"This study confirms that this is a very active and very well-tolerated regimen, and we hope it will be further developed in randomized trials and be used to set standards for management of HER2-positive breast cancer," Dr. Burstein said. Dr. Burstein is currently leading a randomized trial, the TRAVIOTA [01087] study (Trastuzumab and Vinorelbine Or Taxane), to compare vinorelbine and trastuzumab to trastuzumab plus a weekly taxane. The study will define the activity for the two different regimens and compare the side effect profiles.

Docetaxel Plus Trastuzumab Study Reported

In another multicenter Phase II study reported at ASCO 2002, Italian investigators showed good activity for the concurrent administration of trastuzumab (4 mg/kg IV loading dose, 2 mg/kg IV weekly thereafter) and docetaxel (75 mg/m2 IV every 3 weeks for 6 cycles). 4 In 25 patients with HER2-positive metastatic breast cancer (IHC 2+ n = 9; or 3+ n = 16), the overall response rate was 70% in 23 evaluable patients, including one complete response and 15 partial responses, reported Filippo Montemurro, MD, of Candiolo, Italy.

In women with HER2 3+ amplification (n = 14), the overall response rate was 79% (one complete response, 10 partial responses), whereas it was 56% (5 partial responses) in the 9 patients with HER2 2+ tumors.

Symptomatic grade 3 cardiotoxicity occurred in one patient, and grade 3 or 4 neutropenia occurred in 80% of the cycles administered, although there were no reported cases of febrile neutropenia.

Dr. Montemurro concluded that this combination has relevant antitumor activity and good tolerability. Moreover, he advised that patients determined for HER2 status by FISH and not IHC, the therapeutic ratio of this regimen would be optimized. A larger Phase II trial in patients selected by FISH positivity is underway, he said.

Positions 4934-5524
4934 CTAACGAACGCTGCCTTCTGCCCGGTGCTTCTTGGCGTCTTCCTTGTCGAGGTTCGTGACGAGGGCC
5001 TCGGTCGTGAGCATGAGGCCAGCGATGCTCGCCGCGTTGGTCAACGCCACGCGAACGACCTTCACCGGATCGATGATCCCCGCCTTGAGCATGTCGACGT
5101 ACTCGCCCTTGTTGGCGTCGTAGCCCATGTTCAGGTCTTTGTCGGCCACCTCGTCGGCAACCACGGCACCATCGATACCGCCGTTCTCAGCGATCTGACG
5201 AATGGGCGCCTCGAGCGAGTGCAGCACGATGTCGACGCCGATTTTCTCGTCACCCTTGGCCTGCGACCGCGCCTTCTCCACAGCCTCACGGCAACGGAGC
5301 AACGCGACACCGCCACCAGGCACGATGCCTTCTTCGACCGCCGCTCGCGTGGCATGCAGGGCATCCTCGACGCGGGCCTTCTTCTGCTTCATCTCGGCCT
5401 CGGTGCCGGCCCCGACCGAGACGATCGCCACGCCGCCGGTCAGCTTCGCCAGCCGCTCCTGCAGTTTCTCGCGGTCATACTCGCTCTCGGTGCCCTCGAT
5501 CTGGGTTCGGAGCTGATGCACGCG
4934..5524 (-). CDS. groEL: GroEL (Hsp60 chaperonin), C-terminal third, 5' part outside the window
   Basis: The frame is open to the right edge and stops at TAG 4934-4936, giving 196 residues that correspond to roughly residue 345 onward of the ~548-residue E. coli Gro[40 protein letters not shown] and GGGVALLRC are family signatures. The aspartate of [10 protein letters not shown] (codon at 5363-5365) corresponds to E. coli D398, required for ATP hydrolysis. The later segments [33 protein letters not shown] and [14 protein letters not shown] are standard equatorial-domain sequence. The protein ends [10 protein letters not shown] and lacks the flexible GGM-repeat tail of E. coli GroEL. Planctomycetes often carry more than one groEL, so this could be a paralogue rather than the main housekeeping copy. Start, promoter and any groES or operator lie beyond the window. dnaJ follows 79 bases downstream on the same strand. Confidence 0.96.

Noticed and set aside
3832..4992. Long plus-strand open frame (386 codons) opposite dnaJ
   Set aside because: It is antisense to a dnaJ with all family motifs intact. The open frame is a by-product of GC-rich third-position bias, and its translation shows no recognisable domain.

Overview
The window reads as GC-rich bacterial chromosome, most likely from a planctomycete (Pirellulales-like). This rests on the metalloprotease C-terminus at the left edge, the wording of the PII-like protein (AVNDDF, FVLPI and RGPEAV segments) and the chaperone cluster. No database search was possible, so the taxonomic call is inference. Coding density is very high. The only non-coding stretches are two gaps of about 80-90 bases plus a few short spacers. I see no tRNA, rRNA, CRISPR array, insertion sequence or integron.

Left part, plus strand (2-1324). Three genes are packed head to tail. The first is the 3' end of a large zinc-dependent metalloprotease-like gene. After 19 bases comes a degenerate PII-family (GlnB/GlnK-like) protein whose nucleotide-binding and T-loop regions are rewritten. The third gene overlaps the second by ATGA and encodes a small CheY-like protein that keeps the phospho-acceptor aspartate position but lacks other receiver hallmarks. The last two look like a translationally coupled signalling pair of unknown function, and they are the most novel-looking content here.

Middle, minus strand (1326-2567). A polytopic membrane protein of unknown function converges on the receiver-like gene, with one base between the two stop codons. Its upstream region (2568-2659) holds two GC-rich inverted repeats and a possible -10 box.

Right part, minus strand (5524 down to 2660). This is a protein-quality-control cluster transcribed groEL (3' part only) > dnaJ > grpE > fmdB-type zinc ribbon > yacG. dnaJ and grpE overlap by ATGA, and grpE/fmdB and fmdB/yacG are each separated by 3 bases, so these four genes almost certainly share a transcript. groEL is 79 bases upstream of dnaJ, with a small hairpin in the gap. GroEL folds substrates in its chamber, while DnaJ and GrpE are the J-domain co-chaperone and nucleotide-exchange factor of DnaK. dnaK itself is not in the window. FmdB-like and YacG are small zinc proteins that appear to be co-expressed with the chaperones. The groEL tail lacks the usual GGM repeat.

1. Burstein HJ, Marcom PK, Lambert-Falls R et al. Multicenter Phase II Study of Trastuzumab (T) and Vinorelbine (V) as First-Line Therapy for HER2-Overexpressing Metastatic Breast Cancer. 38th Annual Meeting of the American Society of Clinical Oncology, May 18-21, 2002, Orlando, Florida. Abstract 211.
2. Burstein HJ, Kuter I, Campos SM, et al. Clinical Activity of Trastuzumab and Vinorelbine in Women with HER2-Overexpressing Metastatic Breast Cancer. J Clin Oncol 2001;19(10):2722-2730.
3. Esteva FJ, Valero V, Booser D, et al. Phase II Study of Weekly Docetaxel and Trastuzumab for Patients with HER2-Overexpressing Metastatic Breast Cancer. J Clin Oncol 2202;20(7):1800-1808.
4. Montemurro F, Choa G, Faggiuolo R, et al. Safety and Activity of Docetaxel and Trastuzumab in HER2 Overexpressing Metastatic Breast Cancer. A Pilot Phase II Study. 38th Annual Meeting of the American Society of Clinical Oncology, May 18-21, 2002, Orlando, Florida. Abstract 2009.